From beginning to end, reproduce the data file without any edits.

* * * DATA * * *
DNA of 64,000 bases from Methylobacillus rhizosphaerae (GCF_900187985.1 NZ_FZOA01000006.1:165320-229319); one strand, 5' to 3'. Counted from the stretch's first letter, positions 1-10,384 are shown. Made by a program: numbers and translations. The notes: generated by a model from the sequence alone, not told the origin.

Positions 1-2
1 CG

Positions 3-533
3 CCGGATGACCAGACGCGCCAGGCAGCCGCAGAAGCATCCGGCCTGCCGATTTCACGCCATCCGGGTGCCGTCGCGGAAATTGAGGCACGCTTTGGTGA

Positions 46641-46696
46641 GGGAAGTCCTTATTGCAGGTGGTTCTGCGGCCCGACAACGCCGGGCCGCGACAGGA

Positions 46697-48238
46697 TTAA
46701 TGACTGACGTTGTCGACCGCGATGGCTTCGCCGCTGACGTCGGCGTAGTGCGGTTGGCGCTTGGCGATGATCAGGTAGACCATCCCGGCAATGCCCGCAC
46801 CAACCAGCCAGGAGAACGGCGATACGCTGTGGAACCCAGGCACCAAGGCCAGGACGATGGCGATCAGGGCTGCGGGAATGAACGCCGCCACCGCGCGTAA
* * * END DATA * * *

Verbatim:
DNA of 64,000 bases from Methylobacillus rhizosphaerae (GCF_900187985.1 NZ_FZOA01000006.1:165320-229319); one strand, 5' to 3'. Counted from the stretch's first letter, positions 1-10,384 are shown. Made by a program: numbers and translations. The notes: generated by a model from the sequence alone, not told the origin.

Positions 1-2
1 CG

Positions 3-533
3 CCGGATGACCAGACGCGCCAGGCAGCCGCAGAAGCATCCGGCCTGCCGATTTCACGCCATCCGGGTGCCGTCGCGGAAATTGAGGCACGCTTTGGTGA

Positions 46641-46696
46641 GGGAAGTCCTTATTGCAGGTGGTTCTGCGGCCCGACAACGCCGGGCCGCGACAGGA

Positions 46697-48238
46697 TTAA
46701 TGACTGACGTTGTCGACCGCGATGGCTTCGCCGCTGACGTCGGCGTAGTGCGGTTGGCGCTTGGCGATGATCAGGTAGACCATCCCGGCAATGCCCGCAC
46801 CAACCAGCCAGGAGAACGGCGATACGCTGTGGAACCCAGGCACCAAGGCCAGGACGATGGCGATCAGGGCTGCGGGAATGAACGCCGCCACCGCGCGTAA